• Damore, David F. “Candidate Strategy and the Decision to Go Negative.” Political Research Quarterly 55.3 (2002): 669–685.

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    Focuses on the use of attack ads in US presidential races from 1976 to 1996. The article finds that candidates who are trailing are more likely to attack. Attacks are also more frequent closer to Election Day and on salient issues.

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  • Druckman, James N., Martin J. Kifer, and Michael Parkin. “Timeless Strategy Meets New Medium: Going Negative on Congressional Campaign Web Sites, 2002–2006.” Political Communication 27.1 (2010): 88–103.

    DOI: 10.1080/10584600903502607Save Citation »Export Citation » Share Citation »

    Demonstrates that the determinants of negativity on congressional campaign websites are similar to those that influence negativity in political advertising.

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  • Elmelund-Præstekær, Christian. “Beyond American Negativity: Toward a General Understanding of the Determinants of Negative Campaigning.” European Political Science Review 2.1 (2010): 137–156.

    DOI: 10.1017/S1755773909990269Save Citation »Export Citation » Share Citation »

    An examination of Danish campaigns that highlights the role of the party system. Incumbent parties are less negative, but the prospect of electoral failure doesn’t matter like it does in the United States.

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  • Hale, Jon F., Jeffrey C. Fox, and Rick Farmer. “Negative Advertisements in US Senate Campaigns: The Influence of Campaign Context.” Social Science Quarterly (1996): 329–343.

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    Finds more negativity in more competitive races, among challengers and in races in more populous states.

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  • Haynes, Audrey A., and Staci L. Rhine. “Attack Politics in Presidential Nomination Campaigns: An Examination of the Frequency and Determinants of Intermediated Negative Messages against Opponents.” Political Research Quarterly 51.3 (1998): 691–721.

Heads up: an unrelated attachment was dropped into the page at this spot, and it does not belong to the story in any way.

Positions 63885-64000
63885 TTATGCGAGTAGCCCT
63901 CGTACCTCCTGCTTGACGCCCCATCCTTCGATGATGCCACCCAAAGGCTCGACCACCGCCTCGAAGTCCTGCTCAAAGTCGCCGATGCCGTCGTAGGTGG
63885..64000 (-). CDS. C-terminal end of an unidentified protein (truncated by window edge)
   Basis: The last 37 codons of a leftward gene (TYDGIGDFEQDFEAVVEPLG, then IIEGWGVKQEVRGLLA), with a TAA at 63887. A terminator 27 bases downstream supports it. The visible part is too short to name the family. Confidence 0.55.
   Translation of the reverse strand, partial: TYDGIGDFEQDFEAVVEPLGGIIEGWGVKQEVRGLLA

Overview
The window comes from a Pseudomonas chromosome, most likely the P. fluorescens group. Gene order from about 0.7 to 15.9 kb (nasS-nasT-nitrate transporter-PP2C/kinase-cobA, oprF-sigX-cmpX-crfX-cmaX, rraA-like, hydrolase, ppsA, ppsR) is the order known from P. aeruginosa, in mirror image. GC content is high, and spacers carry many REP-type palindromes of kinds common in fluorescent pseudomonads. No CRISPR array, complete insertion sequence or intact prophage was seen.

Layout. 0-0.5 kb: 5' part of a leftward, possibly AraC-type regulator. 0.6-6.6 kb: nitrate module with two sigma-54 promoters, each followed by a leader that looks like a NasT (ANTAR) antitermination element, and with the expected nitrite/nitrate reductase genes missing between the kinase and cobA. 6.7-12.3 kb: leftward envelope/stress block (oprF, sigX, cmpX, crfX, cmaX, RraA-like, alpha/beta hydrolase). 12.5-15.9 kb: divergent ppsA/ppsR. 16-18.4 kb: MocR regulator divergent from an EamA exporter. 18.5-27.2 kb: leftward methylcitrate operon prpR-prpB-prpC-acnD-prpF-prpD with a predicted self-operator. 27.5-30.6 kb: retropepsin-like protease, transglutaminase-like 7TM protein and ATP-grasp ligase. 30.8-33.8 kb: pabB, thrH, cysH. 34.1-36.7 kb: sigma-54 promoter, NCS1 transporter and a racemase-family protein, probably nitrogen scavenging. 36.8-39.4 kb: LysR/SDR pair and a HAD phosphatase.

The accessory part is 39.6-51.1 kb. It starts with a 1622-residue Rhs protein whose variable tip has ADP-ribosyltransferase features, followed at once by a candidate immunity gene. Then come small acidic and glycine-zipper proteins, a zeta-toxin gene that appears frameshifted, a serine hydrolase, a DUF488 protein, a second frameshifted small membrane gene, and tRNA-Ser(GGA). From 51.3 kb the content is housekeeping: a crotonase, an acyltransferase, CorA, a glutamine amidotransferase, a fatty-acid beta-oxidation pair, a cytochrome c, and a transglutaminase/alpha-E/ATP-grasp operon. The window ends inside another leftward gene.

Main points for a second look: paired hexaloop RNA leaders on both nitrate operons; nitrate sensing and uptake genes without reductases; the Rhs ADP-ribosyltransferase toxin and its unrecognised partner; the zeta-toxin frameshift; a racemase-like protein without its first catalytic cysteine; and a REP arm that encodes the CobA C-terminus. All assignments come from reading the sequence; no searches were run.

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    Examines attacks during the 1992 Democratic presidential primary campaign, placing special emphasis on the characteristics of those candidates who were attacked, including their ideological positioning and their competitive standing.

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  • Peterson, David A. M., and Paul A. Djupe. “When Primary Campaigns Go Negative: The Determinants of Campaign Negativity.” Political Research Quarterly 58.1 (2005): 45–54.

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    An examination of the predictors of negativity in US Senate primary races, focusing on the number of days to election, whether there is an incumbent, and the number of challengers in the race.

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  • Ridout, Travis N., and Annemarie S. Walter. “Party System Change and Negative Campaigning in New Zealand.” Party Politics 21.6 (2015): 982–992.

    DOI: 10.1177/1354068813509522Save Citation »Export Citation » Share Citation »

    Points to the role of the electoral and party system in explaining the tone of campaigns. Finds that New Zealand’s switch in the 1990s from a strong two-party system to a system that included more parties coincided with a decline in levels of campaign negativity.

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  • Skaperdas, Stergios, and Bernard Grofman. “Modeling Negative Campaigning.” American Political Science Review 89.01 (1995): 49–61.

    DOI: 10.2307/2083074Save Citation »Export Citation » Share Citation »

    Presents a formal model of “going negative” in which the propensity to attack depends on the number of candidates in the race and whether the candidate is a front-runner or trailing.